Following 7% Home Health Cut Recommendation, MedPAC Releases Annual Report To Congress

Back in January, the Medicare Payment Advisory Commission (MedPAC) voted unanimously to recommend a 7% payment cut for home health agencies in 2024. The commission officially released its report to Congress on Wednesday.

Broadly, the report covers Medicare payment policy, including the Medicare fee-for-service payment systems for home health care.

Roughly 3 million Medicare fee-for-service beneficiaries received care in 2021, and the program spent $16.9 billion on home health services, according to the report.


In total, 11,474 home health organizations were part of the Medicare program.

MedPAC deemed access to home health care adequate in 2021.

Specifically, more than 98% of Medicare beneficiaries lived in a zip code where there were at least two home health agencies that served the area. Also, 87.6% beneficiaries lived in a zip code where five or more agencies served the area.


From 2020 to 2021, there was an 0.8% drop in the number of agencies, which was a rate lower than past years.

“The slower decline in the supply of [home health agencies] suggests that neither the coronavirus pandemic, nor the major revisions to the home health prospective payment system implemented in 2020 had a significant impact on [home health agency] supply,” MedPAC wrote in its report.

When looking at the volume of services, the amount of fee-for-service beneficiaries that were receiving home health care saw a 1.1% drop. The volume of 30-day periods also went down 2.9%.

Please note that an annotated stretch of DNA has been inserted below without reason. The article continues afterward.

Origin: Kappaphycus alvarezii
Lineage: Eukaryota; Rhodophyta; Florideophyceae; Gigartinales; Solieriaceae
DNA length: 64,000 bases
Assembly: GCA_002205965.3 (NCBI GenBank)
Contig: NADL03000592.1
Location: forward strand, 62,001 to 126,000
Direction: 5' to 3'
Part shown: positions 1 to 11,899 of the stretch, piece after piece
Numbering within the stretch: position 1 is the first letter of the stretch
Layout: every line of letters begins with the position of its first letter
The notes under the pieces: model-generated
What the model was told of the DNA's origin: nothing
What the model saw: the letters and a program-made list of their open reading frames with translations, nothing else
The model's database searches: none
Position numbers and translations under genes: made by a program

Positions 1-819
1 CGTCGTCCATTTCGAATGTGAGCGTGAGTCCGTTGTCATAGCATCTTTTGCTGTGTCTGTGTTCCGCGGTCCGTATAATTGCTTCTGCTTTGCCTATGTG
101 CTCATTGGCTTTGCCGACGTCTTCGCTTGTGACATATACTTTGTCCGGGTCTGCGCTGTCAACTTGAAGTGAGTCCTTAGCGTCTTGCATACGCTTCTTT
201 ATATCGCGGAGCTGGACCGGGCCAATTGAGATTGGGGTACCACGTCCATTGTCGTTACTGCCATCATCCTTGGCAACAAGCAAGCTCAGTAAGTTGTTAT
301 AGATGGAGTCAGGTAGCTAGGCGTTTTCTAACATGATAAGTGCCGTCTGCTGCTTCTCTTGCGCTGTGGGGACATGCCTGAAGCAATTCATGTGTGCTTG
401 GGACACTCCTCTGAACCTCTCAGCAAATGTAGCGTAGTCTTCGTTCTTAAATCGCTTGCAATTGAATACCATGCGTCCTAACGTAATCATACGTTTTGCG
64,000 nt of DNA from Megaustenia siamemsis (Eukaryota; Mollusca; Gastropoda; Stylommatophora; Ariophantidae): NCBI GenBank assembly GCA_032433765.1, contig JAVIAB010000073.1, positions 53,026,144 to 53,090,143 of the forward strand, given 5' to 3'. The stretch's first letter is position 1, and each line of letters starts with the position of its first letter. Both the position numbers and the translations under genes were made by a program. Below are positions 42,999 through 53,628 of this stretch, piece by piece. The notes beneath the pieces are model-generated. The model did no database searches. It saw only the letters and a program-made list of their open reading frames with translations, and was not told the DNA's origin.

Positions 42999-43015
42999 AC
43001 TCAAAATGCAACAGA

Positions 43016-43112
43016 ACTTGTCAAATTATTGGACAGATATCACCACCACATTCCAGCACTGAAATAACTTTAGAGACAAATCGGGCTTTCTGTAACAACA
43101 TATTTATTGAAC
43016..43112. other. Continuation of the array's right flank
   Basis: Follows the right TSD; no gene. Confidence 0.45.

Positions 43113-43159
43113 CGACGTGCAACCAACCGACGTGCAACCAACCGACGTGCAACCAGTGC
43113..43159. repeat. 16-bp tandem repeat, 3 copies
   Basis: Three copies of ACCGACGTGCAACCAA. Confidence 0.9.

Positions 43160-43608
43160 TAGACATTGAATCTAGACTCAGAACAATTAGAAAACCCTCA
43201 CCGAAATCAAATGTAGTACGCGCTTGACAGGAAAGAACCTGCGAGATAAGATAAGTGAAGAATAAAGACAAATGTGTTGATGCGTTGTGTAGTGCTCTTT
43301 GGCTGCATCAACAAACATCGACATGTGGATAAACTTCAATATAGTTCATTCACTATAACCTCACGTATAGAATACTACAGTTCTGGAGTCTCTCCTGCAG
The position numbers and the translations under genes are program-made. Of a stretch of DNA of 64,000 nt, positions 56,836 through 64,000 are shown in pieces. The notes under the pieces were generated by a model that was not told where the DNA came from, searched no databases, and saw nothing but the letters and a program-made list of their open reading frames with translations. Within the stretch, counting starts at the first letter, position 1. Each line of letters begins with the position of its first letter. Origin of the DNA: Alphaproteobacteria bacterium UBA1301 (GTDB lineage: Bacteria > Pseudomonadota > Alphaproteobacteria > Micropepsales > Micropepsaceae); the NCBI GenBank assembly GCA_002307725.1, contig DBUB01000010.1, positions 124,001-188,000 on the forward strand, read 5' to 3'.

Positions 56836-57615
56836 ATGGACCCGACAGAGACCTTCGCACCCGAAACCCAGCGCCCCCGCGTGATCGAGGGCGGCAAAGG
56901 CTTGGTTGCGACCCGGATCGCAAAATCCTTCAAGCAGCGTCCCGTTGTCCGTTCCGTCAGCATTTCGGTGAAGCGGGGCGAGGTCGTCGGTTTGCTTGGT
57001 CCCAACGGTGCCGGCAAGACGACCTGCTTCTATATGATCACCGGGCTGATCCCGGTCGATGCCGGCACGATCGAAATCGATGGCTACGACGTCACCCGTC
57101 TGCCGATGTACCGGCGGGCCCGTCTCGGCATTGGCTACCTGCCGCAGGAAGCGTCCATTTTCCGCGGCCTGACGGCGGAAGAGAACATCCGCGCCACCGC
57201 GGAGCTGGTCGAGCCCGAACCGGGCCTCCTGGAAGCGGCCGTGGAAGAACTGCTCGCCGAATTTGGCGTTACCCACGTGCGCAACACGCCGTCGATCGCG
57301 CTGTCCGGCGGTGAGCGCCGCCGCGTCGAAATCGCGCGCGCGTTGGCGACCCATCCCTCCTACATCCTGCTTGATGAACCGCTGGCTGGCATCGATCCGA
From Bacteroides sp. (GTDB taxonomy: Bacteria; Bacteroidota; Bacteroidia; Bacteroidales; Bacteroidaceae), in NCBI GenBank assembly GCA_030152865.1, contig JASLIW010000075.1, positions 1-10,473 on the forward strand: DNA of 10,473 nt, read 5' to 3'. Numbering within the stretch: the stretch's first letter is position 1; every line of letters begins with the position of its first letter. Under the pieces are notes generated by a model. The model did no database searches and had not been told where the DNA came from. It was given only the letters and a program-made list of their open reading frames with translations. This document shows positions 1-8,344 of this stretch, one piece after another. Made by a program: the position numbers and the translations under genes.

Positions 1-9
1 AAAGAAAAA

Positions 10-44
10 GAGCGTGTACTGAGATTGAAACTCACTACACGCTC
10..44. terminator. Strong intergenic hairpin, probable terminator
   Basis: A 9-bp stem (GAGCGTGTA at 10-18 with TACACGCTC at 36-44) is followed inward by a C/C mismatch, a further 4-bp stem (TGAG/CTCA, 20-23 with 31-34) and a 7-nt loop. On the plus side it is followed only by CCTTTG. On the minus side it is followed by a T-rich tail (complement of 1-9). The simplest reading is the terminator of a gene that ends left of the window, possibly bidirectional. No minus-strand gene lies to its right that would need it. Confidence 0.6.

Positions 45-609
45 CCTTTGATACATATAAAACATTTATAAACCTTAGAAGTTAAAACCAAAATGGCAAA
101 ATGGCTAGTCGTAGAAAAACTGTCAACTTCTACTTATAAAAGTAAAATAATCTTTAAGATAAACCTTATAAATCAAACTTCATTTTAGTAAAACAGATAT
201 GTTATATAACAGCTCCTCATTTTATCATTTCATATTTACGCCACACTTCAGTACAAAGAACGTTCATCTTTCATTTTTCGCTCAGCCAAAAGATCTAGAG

In general, fee-for-service saw an enrollment decline due to more beneficiaries enrolling in Medicare Advantage.

“As a result, the number of 30-day periods per 100 [fee-for-service] beneficiaries increased by almost 1% in 2021, and the share of [fee-for-service] beneficiaries using home health care increased to 8.3%,” MedPAC wrote. “The average number of in-person visits per 30-day period declined by 4%, but some of the decline could have been offset by greater use of virtual visits through telehealth.”

In terms of quality of care in 2021, the mean agency rate of successful discharge to the community from home health agencies was 52.2%, and the mean agency rate of hospitalizations was 18.2%.

“The pandemic and policies related to the public health emergency confound our assessment of trends in both quality measures,” MedPAC wrote. “Further complicating assessment, the home health payment system now uses a shortened unit of payment — a 30-day unit rather than 60 days — which changes the period used in the post-discharge hospitalization measure.”

The average cost per 30-day period dipped by 2.9% in 2021, which shows a decline in the number of visits per 30-day period. At the same time, Medicare’s payment per in-person visit jumped by 17.7%.

Plus, In 2021, Medicare margins for freestanding agencies averaged 24.9%, compared to 20.2% in 2020 and 15.4% in 2019. This was a historic high.

“These high margins indicate that the increase in payments in 2021 far exceeded the increase in costs,” MedPAC wrote. “In aggregate, Medicare’s payments have always been substantially more than costs: From 2001 to 2019, the Medicare margin for freestanding [home health agencies] averaged 16.4%.”

The estimated margin for 2023 is 17%.

Ultimately, MedPAC determined that access to Medicare home health services is adequate in most areas and that Medicare payments are “substantially in excess of costs.”

“Medicare’s payments for home health services are too high, and these excess payments diminish the service’s value as a substitute for more costly services,” the organization wrote. “On the basis of these findings, the Commission recommends that, for [the] calendar year 2024, the Congress should reduce the 2023 base rate by 7%.”

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